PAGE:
As the band belted out Elton John's "I'm still standing", Mick Brookes could be seen gyrating across the conference platform.
It was a moment of release after dinner for the NAHT's next general secretary after a tense weekend. Feelings are still raw following the Nottinghamshire junior head's overwhelming victory over David Hawker, the association's official leadership candidate, last month.
With the pair taking opposing positions over withdrawal from the workforce deal, the election had highlighted the split in the association over the issue. Though both sides tried to present a united front in Telford, tensions were never far from the surface.
Mr Brookes acknowledged as much when he addressed delegates in a private session at the start of the conference: "To those of you who would like to have seen another David standing here this morning - I simply ask for your forbearance.
"I am fully aware of the huge responsibility that has been placed on my shoulders. I ask for your wholehearted support."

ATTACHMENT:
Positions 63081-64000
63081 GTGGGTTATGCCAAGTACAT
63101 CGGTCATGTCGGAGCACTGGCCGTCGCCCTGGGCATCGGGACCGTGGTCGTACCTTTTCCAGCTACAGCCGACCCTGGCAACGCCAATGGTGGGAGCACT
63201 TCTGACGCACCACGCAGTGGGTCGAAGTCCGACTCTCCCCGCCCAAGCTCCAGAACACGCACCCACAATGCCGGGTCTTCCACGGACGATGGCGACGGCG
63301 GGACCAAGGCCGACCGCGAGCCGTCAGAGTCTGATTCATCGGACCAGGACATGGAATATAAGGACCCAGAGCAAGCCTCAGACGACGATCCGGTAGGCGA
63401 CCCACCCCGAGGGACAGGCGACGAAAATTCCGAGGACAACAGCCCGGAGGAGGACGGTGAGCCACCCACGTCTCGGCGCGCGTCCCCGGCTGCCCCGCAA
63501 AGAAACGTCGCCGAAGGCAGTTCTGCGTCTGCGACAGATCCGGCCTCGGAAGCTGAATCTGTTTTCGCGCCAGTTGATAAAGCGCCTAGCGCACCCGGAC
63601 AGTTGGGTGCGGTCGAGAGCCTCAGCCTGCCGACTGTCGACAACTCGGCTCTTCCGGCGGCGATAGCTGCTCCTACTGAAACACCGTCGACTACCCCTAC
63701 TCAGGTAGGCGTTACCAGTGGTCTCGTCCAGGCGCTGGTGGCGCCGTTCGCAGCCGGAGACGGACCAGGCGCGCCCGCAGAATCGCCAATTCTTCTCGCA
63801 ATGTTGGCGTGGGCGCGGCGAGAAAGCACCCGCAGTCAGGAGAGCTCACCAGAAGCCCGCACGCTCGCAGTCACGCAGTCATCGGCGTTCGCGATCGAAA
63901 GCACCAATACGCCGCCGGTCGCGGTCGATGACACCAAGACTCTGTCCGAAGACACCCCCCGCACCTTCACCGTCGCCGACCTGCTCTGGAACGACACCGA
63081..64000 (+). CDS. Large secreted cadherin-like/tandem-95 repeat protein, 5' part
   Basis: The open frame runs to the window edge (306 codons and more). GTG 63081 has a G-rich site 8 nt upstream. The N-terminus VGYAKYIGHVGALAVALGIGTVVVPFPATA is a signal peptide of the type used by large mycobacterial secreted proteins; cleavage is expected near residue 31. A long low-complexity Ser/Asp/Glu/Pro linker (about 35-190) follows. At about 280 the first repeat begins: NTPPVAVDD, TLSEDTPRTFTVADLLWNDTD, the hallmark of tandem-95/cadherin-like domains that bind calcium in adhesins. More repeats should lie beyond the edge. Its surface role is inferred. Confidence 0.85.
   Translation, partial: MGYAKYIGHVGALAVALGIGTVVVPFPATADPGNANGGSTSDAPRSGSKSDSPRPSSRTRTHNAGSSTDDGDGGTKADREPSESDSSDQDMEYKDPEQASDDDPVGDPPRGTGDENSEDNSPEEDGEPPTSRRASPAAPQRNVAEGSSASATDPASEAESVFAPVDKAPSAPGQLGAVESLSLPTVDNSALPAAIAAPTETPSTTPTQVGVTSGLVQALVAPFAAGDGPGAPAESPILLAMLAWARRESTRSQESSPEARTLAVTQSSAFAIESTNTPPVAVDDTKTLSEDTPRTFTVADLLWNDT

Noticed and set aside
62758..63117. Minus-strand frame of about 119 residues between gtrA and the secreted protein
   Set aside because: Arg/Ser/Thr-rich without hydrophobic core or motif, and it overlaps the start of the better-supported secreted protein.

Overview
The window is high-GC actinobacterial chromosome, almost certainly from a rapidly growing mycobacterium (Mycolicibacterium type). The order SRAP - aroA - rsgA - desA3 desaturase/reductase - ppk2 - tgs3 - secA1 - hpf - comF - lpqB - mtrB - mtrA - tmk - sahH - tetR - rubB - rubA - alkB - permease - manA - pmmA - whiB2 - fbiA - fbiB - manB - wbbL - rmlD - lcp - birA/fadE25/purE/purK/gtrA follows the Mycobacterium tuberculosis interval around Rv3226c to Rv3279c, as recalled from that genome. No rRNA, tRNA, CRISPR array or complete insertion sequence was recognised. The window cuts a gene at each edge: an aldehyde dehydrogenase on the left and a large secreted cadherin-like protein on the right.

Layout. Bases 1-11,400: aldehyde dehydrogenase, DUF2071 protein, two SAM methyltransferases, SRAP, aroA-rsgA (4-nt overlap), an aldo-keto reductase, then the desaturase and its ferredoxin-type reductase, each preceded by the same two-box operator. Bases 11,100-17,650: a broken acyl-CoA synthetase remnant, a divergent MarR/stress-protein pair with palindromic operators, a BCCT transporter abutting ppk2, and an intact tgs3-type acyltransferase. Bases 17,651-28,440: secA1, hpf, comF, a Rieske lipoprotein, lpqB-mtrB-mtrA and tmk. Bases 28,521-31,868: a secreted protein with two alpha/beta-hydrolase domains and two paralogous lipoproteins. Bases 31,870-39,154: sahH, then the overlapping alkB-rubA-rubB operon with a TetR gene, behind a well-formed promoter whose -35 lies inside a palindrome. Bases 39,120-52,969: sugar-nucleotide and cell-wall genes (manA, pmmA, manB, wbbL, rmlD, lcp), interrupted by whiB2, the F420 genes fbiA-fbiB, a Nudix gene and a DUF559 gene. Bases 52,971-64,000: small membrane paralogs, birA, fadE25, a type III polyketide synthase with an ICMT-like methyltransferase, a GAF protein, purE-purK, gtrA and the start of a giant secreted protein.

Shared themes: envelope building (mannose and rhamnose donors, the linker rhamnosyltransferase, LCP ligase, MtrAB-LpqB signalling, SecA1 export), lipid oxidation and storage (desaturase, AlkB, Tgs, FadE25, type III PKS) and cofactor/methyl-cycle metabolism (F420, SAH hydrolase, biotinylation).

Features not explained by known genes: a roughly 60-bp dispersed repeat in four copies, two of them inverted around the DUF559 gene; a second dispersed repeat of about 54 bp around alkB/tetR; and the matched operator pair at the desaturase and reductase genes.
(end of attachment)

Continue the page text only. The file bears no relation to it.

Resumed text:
That is something he may receive eventually, but some of his opponents are still muttering about their doubts over his ability to do the job.
The official endorsement he received from the association was less than overwhelming, with his name not mentioned during press briefings.
David Hart briefly wished him luck. But the general secretary, who will depart in August, spent more time lamenting the difficult year the NAHT council - overturned on both workload and the leadership - had had.
It was of course Mr Hart's moment in the sun and delegates paid tribute to his success in raising the association's profile, with an enthusiastic standing ovation at the end of his 28th and final conference speech.
But their decision to dramatically harden their stance on the workforce agreement was not one Mr Hart, an advocate of partnership, would have counselled.
A desire to avoid confrontational scenes meant his supporters kept any reservations over the unanimous call for teacher-for-teacher PPA cover to themselves.
Asked why, having fought to keep their association in the agreement, they had given their implicit support to a position almost in line with the anti-agreement National Union of Teachers, one senior figure replied: "Weariness."
But as the establishment licked its wounds, grassroots members celebrated.
"What you see here is a union in transition," said one. "We are just beginning to realise how much power we have."
Mr Brookes, their champion, calls them the "silent majority". But he knows he must unite the NAHT to succeed and is understood to be considering appointing a deputy to help him do just that.